The company operating the airport is known as The Brussels Airport Company N.V./S.A.; before 19 October 2006, the name was BIAC (Brussels International Airport Company), which was created by Belgian law through a merger of BATC with the ground operations departments of the RLW/RVA. Since 2011, the airport has been owned by the Toronto-based Ontario Teachers' Pension Plan (39%), Macquarie Group (Macquarie European Infrastructure Fund I and Macquarie European Infrastructure Fund III) (36%) and the Belgian State (25%).On 22 March 2016 the airport's departures hall was severely damaged by the two terrorist bomb blasts. The airport was closed until 3 April 2016, when it reopened with temporary facilities at less than 20% of its previous capacity. It has since returned to full operations, with a record of 90,000 passengers on 29 July 2016.Catwings
Catwings is a series of four American children's picture books written by Ursula K. Le Guin, illustrated by S. D. Schindler, and originally published by Scholastic from 1988 to 1999. It follows the adventures of kittens who were born with wings. Catwings is also the title of the first book in the series. The series is in print from Scholastic as of August 2015.In Britain the series was published in two omnibus volumes as Tales of Catwings and More Tales of the Catwings (Puffin/Penguin, 1999 and 2000). In America the 2003 editions were available in a boxed set of four with slipcase title The Catwings Collection (Orchard/Scholastic), listed as Catwings Set by Powell's Books.Scholastic classifies the Catwings books as fantasy and classifies the first two by "interest level" as "grades 2–5", the last two as "grades preK–3" (children of ages about 7–11 and 4–9 respectively). The series is covered by the Internet Speculative Fiction Database, which classifies the volumes as short fiction and as chapbooks.Scholastic Book Guides, a series for schoolteachers, includes one Catwings volume.In 2002 and 2003 as Catwings 5 and Catwings 6, Le Guin published online editions of picture books "by Mrs. Katz's First Grade Class".Ten years after their last Catwings volume, Le Guin and Schindler created another picture book featuring a cat: Cat Dreams (Orchard/Scholastic, 2009), with "easy rhyming text" and "realistic, full-bleed watercolor illustrations".Clyde Pangborn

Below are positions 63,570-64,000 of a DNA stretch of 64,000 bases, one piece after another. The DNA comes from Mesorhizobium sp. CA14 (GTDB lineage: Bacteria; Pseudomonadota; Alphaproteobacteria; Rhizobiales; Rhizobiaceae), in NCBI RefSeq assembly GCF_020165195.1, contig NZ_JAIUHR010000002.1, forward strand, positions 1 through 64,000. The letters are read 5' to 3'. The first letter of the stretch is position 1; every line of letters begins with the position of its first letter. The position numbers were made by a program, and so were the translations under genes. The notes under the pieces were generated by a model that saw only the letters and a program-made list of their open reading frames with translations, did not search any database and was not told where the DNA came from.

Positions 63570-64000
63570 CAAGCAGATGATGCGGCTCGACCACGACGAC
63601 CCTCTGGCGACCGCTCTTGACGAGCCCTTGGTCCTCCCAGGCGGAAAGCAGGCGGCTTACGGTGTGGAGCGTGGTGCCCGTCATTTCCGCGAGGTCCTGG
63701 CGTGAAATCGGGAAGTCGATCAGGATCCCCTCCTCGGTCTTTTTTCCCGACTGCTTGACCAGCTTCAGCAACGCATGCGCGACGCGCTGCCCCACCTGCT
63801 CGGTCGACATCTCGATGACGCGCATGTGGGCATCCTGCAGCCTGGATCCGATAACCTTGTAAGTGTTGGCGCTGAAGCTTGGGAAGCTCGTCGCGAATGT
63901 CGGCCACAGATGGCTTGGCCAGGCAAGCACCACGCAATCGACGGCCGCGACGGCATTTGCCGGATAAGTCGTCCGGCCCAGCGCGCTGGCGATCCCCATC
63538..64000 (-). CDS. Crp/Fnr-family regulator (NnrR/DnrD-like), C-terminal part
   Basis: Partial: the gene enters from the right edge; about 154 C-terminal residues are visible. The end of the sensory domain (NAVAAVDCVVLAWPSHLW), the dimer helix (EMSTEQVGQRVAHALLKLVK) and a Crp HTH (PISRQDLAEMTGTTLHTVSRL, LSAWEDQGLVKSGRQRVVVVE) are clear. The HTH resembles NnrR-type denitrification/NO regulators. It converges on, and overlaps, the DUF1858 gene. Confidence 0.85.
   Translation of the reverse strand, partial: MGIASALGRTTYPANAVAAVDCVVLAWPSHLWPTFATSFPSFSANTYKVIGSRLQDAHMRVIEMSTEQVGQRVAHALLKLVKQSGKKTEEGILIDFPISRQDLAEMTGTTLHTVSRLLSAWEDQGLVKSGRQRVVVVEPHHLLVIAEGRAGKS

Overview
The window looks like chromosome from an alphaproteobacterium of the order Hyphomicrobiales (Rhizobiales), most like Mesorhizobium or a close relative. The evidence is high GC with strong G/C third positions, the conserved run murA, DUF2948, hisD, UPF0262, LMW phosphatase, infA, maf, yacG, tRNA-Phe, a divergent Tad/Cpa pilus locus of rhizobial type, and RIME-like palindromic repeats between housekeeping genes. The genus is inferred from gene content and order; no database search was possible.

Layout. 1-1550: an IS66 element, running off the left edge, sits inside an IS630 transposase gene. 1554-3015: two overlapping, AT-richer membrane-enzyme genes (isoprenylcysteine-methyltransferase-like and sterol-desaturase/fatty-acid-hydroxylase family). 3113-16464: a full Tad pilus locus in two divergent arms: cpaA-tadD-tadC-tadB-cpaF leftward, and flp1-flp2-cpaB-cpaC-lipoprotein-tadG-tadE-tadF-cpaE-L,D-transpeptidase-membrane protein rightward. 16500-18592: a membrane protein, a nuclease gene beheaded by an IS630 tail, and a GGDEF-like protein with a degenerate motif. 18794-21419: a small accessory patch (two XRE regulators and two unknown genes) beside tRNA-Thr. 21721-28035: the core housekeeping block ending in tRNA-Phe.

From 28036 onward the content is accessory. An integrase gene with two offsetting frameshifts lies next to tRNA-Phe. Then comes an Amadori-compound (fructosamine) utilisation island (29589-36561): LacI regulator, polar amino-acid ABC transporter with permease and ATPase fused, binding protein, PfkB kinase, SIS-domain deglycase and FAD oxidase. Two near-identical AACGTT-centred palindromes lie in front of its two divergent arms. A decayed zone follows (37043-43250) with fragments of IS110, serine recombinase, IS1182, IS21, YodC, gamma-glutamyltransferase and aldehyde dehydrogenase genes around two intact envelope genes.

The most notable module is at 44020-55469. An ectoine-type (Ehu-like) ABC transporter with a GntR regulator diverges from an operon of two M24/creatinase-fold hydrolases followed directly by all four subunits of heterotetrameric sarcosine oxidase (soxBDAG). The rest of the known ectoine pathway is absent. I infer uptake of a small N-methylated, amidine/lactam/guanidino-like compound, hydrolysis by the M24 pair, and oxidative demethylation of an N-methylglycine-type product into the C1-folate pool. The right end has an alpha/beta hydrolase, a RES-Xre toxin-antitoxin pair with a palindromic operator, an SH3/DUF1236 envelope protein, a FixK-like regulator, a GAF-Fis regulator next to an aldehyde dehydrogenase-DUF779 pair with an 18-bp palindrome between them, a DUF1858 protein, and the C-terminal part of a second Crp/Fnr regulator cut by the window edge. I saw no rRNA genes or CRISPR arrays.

Clyde Edward Pangborn (c. October 28, 1895 – March 29, 1958; aged 62) also known as "Upside-Down Pangborn" was an American aviator and barnstormer who performed aerial stunts in the 1920s. In 1931 Pangborn and co-pilot Hugh Herndon Jr. flew their plane, Miss Veedol, on the first non-stop flight across the Pacific Ocean.Hartsfield–Jackson Atlanta International Airport
Hartsfield–Jackson Atlanta International Airport (IATA: ATL, ICAO: KATL, FAA LID: ATL), also known as Atlanta Airport, Hartsfield, or Hartsfield–Jackson, is an international airport 7 miles (11 km) south of downtown Atlanta, Georgia. It is named after former Atlanta mayors William B. Hartsfield and Maynard Jackson. The airport has 192 gates: 152 domestic and 40 international. ATL covers 4,700 acres (1,902 ha) of land and has five parallel runways.The airport has international service within North America and to South America, Central America, Europe, Africa and Asia. As an international gateway to the United States, Hartsfield–Jackson ranks seventh. Many of the nearly one million flights are domestic flights; the airport is a major hub for travel in the southeastern region of the country.